This article was published in the Times newspaper and is reproduced with permission.
Perceptions of the world often take a while to catch up with reality. Revelations from the BBC last week will have strengthened the sense that incomes and earnings in the UK are getting more and more unequal, and that we are making no progress in closing the pay gap between men and women.
That would be a shame. Because while income and earnings are very unequally distributed, and women do earn less than men, the gaps have been closing in recent years. Income inequality is lower now than it was before the financial crisis, and indeed no higher than it was 25 years ago. And while progress has been painfully slow, women’s earnings are higher relative to those of men than they have ever been. Though here the BBC figures do tell a wider story. While the gender pay gap is closing for most, it has closed very little for the very highest paid.
That’s not to say that all is well. The gender pay gap remains. We will all have our own views as to the justice of Chris Evans and Gary Lineker, along with the bankers and senior executives, earning quite as much as they do. But in worrying about these gaps let’s not lose sight of bigger and newer trends.
It is, I think, just about sinking in to the public and political consciousness that pensioners as a group are no longer society’s poor relations, as they undoubtedly were 30 years ago. Their incomes are on average now at least as high as those of younger people and poverty rates among pensioners are lower than among other groups. Not onlythat, they are sitting on most of the nation’s wealth while younger generations are facing an uphill struggle to accumulate assets of their own.
Those facts haven’t stopped recent governments giving money away to pensioners while cutting working-age benefits in a way that will hit some of the poorest very hard indeed. Such cuts still seem to be far easier to implement than the most modest of adjustments to pensioner benefits. While we may know that we have a new form of intergenerational inequality, favouring the old and squeezing the young, our political system still seems wholly unable to respond.
It is also struggling to respond to the fact that by far the biggest challenge to have reared its head over the past ten years or so has little or nothing to do with inequality — it is the massive squeeze on incomes right across the population. After taking account of inflation, average earnings remain below where they were in 2008. That’s unique in at least 150 years.
What has not happened has been a widening in income or earnings inequality. Quite the reverse in fact. Earnings for those in the middle of the distribution have done terribly. Earnings for those right at the top have fallen even further.
That’s most dramatically true in London where, once you take account of housing costs, Londoners are actually slightly worse off than the UK average. That’s partly because so many of them spend so much on renting privately. It’s also because earnings in London have fallen particularly rapidly. The streets are still paved with gold for some. Inequality is and always has been higher there than elsewhere in the country, but income inequality in London has fallen fast. Like the rest of the country on steroids, a combination of huge employment growth and falling wages, especially at the top, has seen to that.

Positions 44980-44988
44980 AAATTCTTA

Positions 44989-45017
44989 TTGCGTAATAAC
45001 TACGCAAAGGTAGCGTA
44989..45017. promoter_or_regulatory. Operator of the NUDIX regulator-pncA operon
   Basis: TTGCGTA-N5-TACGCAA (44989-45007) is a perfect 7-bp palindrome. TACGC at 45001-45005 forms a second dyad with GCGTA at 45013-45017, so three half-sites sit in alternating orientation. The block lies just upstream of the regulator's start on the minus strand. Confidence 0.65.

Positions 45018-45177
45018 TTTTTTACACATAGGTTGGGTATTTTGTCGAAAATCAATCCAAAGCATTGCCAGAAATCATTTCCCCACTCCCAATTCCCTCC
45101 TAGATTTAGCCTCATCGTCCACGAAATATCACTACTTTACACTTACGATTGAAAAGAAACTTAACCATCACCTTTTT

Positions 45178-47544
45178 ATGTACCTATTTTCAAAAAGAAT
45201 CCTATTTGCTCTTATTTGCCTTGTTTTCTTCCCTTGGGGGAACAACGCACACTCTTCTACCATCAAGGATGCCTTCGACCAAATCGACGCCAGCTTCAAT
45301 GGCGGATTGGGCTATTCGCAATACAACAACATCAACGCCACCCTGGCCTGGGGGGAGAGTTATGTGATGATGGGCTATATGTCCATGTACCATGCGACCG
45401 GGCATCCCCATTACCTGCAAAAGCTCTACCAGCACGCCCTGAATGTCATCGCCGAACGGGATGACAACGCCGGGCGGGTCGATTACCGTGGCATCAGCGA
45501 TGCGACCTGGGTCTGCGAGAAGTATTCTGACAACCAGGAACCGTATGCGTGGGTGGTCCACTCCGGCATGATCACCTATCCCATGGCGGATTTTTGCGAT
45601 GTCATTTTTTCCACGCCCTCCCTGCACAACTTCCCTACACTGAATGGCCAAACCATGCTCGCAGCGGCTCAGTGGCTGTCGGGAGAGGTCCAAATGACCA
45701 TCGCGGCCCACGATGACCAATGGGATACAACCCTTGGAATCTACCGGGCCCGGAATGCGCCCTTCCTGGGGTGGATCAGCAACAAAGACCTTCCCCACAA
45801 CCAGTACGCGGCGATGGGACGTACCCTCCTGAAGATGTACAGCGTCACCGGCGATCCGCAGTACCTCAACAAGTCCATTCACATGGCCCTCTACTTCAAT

Increasing employment and dreadful earnings growth have put paid to another verity. Poverty is no longer overwhelmingly associated with lack of employment. The majority of those officially classified as poor live in a household where someone is in work. More than four in ten children in families where one parent works now fall below the poverty line.
And this reflects another remarkable trend. In most of those families it is the father who is in work. And while earnings in general have done badly in recent years, men’s earnings have done even worse. Over the past 20 years the earnings of mothers have grown by more than 2 per cent a year on average, and the earnings of fathers by less than 0.5 per cent a year. That represents a huge and continuing social change with profound consequences for public policy and family life. One-earner couples are struggling to keep up.
Another profound change relates to what it means to be in the middle of the income distribution. The incomes of those in the middle are no further behind the top than they were 20 years ago. But today half of middle-income families with children live in a rented property. Less than a third did so in the mid 1990s. With the extension of in-work benefits they are also more reliant than before on welfare. In the mid-1990s both the rich and the middle were generally owner-occupiers dependent on their own earnings. Increasingly the renting, benefit-dependent middle earners have, and perhaps feel they have, more in common with the poor than with the rich.
Our society is being shaped by these trends, not by a non-existent spiralling in income inequality. In any case, one word of caution for those worried about earnings at the top. If lots of French, and indeed English, bankers do leave London for Paris or Frankfurt in the next few years after the Brexit vote, inequality may well fall further. But before anyone starts cheering, that would also mean a big dip in tax revenues. Losing a lot of high earners might make us feel better about our own earnings, but it would also mean more years of austerity and higher taxes for the rest of us.
Paul Johnson is director of the Institute for Fiscal Studies. Follow him @PJTheEconomist